Kathleen Hicks, deputy secretary of the Department of Defense and a 2021 Wash100 Award winner, visited Naval Air Station Pensacola in Florida to assess the damage caused by Hurricane Sally and took part in a video conference with other military leaders from other installations to highlight the need to develop resilience against the effects of climate change, DOD News reported Monday.
"At the Department of Defense, we know that the readiness of the force is very much tied to how well we manage through and think about resilience in the face of climate," Hicks said during the conference. "So this is an effort by the team and I to make sure that we understand, again, how that plays out in your plans, in the missions you have to execute, in your budgets, so we can get a better sense of how to help at the high end."
The air station, which trains approximately 59,000 students annually, incurred damages worth about $450 million as a result of the hurricane that hit the installation in September.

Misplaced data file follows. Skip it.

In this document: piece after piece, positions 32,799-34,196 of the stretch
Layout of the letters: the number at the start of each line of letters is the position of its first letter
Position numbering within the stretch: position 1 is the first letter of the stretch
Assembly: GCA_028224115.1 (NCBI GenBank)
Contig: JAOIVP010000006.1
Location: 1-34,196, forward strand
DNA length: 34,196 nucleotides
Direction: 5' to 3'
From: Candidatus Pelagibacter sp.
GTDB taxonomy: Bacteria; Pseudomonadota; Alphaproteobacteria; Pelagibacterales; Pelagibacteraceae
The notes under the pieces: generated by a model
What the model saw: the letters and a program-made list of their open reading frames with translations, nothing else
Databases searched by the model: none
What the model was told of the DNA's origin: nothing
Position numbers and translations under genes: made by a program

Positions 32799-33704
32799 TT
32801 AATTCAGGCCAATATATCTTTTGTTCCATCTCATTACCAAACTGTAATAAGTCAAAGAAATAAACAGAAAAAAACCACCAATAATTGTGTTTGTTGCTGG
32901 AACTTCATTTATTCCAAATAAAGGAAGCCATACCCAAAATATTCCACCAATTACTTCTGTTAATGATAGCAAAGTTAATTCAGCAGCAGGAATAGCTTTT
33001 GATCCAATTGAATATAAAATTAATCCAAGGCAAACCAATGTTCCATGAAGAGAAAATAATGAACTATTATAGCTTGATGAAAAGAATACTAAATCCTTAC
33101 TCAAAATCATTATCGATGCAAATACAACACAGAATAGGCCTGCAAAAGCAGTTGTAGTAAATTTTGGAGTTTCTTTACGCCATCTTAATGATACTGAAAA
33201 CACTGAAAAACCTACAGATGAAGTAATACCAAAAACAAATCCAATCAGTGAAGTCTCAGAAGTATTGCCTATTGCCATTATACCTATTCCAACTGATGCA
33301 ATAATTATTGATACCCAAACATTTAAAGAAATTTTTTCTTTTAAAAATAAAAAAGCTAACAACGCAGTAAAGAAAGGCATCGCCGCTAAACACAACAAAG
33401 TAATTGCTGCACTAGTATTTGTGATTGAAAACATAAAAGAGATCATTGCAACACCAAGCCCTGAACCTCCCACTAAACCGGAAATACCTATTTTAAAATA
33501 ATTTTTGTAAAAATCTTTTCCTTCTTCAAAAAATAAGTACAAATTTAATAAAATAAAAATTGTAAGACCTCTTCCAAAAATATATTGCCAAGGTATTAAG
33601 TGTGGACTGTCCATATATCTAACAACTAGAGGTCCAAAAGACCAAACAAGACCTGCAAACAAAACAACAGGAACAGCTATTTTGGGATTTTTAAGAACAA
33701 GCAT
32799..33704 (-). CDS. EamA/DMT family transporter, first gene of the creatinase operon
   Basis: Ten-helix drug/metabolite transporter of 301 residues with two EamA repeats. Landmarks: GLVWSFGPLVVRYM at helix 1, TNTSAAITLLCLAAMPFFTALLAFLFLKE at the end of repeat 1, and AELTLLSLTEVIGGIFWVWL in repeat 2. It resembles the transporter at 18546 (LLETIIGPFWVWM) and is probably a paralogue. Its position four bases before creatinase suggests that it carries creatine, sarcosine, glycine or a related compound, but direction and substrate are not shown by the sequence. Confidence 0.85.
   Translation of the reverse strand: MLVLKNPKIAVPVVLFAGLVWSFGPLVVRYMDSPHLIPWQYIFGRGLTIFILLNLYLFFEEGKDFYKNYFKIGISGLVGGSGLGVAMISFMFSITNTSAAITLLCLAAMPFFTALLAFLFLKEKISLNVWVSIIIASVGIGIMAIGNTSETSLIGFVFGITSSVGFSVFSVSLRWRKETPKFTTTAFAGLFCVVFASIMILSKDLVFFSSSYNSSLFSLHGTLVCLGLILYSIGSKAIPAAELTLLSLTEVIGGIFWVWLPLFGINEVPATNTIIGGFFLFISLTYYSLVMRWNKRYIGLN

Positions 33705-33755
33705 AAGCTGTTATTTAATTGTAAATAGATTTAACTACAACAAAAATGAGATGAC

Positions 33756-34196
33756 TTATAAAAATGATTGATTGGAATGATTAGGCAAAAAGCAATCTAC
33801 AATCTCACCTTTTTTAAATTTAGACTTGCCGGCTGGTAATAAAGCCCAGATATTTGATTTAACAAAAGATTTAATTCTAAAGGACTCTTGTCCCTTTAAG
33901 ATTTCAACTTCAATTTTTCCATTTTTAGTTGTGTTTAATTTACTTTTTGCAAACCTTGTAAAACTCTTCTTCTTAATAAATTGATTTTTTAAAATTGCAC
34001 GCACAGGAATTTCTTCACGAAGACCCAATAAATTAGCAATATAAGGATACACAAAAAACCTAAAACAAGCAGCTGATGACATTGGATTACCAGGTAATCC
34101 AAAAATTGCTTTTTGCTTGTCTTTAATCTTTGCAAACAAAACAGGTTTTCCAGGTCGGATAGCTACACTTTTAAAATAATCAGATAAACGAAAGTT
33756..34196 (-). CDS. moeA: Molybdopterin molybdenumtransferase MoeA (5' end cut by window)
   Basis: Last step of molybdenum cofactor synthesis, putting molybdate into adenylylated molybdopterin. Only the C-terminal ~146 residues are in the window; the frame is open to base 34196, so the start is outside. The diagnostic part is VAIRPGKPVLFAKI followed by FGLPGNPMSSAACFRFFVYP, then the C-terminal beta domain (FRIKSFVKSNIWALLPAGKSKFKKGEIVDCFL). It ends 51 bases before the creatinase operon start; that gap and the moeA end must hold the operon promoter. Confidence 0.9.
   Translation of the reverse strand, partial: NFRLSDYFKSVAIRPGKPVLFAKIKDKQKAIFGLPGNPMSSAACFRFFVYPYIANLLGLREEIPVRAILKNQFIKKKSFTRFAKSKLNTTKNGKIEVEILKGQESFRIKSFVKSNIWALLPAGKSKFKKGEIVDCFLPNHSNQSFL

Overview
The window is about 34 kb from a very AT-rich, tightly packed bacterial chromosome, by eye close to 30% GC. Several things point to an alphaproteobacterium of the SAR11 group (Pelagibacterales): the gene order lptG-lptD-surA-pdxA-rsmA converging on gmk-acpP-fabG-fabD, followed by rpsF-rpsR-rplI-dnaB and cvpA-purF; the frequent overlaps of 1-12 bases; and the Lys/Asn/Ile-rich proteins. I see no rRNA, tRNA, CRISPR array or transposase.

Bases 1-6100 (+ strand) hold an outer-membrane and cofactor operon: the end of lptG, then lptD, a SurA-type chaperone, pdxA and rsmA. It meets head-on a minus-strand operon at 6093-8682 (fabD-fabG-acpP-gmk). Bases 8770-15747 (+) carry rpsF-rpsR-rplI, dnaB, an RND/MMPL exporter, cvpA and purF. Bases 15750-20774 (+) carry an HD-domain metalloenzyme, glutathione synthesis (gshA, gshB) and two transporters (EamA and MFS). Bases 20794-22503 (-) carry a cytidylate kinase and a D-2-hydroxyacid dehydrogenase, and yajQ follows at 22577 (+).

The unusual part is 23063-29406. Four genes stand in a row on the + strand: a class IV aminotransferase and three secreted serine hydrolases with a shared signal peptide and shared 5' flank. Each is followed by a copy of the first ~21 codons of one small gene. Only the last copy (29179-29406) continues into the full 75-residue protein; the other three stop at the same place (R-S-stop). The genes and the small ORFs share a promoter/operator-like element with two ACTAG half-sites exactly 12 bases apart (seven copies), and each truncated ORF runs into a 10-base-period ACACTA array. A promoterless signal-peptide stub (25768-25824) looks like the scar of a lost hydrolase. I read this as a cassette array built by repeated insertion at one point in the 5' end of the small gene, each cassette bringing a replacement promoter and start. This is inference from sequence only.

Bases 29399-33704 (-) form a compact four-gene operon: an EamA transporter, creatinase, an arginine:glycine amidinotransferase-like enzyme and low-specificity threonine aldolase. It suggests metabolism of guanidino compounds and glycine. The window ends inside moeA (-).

"I think what we have to do across the entire enterprise for DOD is set as a priority the resilience of our facilities, the resilience of our operations," she said. "Just like we focus on cyber defense — because we know there are threats from cyber — it's the same kind of thing for climate. We need to be focused on that resilience so that we can be ready in the face of challenges.”
Hicks said some of the measures the department can initiate to ensure resilience are upgrades in military construction and investments in various types of technology.